Just before the meeting ended at 11:45 p.m. Merlone Geier agreed to pay double the park fees at $5.5 million, accommodate a bike lane on San Antonio Road and work with the city's bicycle and pedestrian advisory committee on bike paths through the project.
"I don't think anyone is happy with the project," Siegel said, after hearing what were mostly critical comments about the project from environmentalists, neighbors, bicyclists and affordable housing advocates, many of whom wanted something fundamentally different that would be more attractive to pedestrians. "The reason I think we should do this is because the property will sit there another 5, 10 or 20 years if we don't."
Demolition will begin next month on the empty Sears and Rite Aid buildings, said Mike Grehl, vice president of Merlone Geier. After the 60-day demolition, construction is expected to take two years.
The project will bring up to 350 apartments and 311,000 square feet of retail to the 16 acres at the corner of San Antonio Road and El Camino Real. It includes a new "urban" Safeway, which will move from California Avenue to the corner, set behind a large parking lot and several small street-front shops. There is space for three large retailers at the north end of the site above first floor garages and dozens of small retailers throughout the southern half, some under the three, five-story apartment buildings. There's also parking on the roof of the Safeway and on the ground floor under the apartments.
"We are going to spend $180 million on this project," said Greg Geertson, managing director for Merlone Geier. The plans are attractive to "a lot of name brands you will be proud to have in your city."
Grehl added that retailers who saw the plans at a recent convention "can't wait to be in here."
While it appeared that certain that retailers liked the project, which accommodates cars very well, it wasn't clear to many whether people would find it a nice place to walk through, like Santana Row or Stanford shopping center, two examples council members frequently cited.
"It's auto-centric, Siegel said. "Everywhere you go you can't get away from cars."
Council member Bryant was the biggest critic of the project, saying that she would prefer that the plans were scrapped in favor of a fresh start.
"Having everything subservient to the convenience of cars doesn't make any sense," Bryant said. "Somebody in the audience said this was a plan for 1990, I think this is a project for 1960, actually."
Bryant said the project didn't allow a place "where I can be a pedestrian and I don't have to look around me all the time. Even the green area is surrounded by roads."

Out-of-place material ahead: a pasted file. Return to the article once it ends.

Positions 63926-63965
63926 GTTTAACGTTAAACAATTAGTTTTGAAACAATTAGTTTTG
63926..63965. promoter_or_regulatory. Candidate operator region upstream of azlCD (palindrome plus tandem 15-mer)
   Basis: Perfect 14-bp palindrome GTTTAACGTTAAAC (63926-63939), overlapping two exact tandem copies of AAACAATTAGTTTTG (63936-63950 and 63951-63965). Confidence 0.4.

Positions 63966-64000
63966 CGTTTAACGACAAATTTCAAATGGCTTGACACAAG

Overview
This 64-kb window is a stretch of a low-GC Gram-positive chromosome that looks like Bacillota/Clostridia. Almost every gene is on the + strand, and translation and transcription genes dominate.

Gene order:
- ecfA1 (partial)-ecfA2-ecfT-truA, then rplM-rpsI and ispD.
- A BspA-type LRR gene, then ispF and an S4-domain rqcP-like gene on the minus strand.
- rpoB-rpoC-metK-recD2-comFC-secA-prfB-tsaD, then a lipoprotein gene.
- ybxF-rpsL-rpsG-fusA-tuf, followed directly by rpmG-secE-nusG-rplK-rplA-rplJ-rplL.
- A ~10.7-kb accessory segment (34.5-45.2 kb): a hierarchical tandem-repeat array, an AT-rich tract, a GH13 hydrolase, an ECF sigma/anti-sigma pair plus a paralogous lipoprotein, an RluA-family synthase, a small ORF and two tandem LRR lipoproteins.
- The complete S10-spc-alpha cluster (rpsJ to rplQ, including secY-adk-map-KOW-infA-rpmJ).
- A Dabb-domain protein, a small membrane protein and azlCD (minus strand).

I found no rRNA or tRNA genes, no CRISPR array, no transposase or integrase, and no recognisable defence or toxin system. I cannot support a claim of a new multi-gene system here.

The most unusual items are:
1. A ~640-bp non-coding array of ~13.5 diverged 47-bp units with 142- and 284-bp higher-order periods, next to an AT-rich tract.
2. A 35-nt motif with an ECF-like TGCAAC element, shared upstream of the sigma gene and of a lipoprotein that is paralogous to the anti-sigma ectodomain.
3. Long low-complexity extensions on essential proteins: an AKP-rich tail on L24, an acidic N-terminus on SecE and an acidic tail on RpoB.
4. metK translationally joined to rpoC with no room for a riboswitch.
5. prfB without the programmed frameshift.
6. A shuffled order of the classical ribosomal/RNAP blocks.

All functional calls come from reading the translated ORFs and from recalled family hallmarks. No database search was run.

Abe-Koga attempted to remove the northbound driveway that splits the park, but the developer said that property owners to the north had rights to the access provided by that driveway, which connects their properties to El Camino Real. The developer blamed the bad circulation patterns in the plan on such access rights.
With no bike lanes on El Camino Real and popular bike boulevards on the east and west sides of the project (Fayette Drive and Latham Street), bicyclists and neighbors said a "bike bridge" to allow safe cycling through San Antonio shopping center was important. The design presented Tuesday would have required cyclists heading east from Fayette Drive to take a circuitous route on part of the 10-foot-wide San Antonio Road sidewalk and across a busy driveway to bike paths through the Hetch-Hetchy parkway towards California Avenue. City staff and the developer were given carte blanche to fix the bike problem with the help of the Bicycle and Pedestrian Advisory Committee.
Council members said they preferred Merlone Geier's initial plan for the site, which included a large outdoor mall above a one-story parking garage that took up much of the site. Council members had also criticized that plan for not allowing bike and pedestrian access across the site.
"This project has always been about compromise," said council member Mike Kasperzak, a sentiment that was echoed by Laura Macias, who said the project was "pretty reasonable." Council member Tom Means said it was "fascinating" to see too many people try to design the project, and made a motion for approval.
Kasperzak's only criticism was that there were only 10 units of affordable housing, for buyers making 65 percent of the area median income of $128,000. It's far lower than the 10 percent (35 units) that the city would have required under its below market rate housing ordinance, which was struck down in court with others like it around the state. The developer agreed to abide by the city's ordinance if the court decision is overturned before the homes are occupied.
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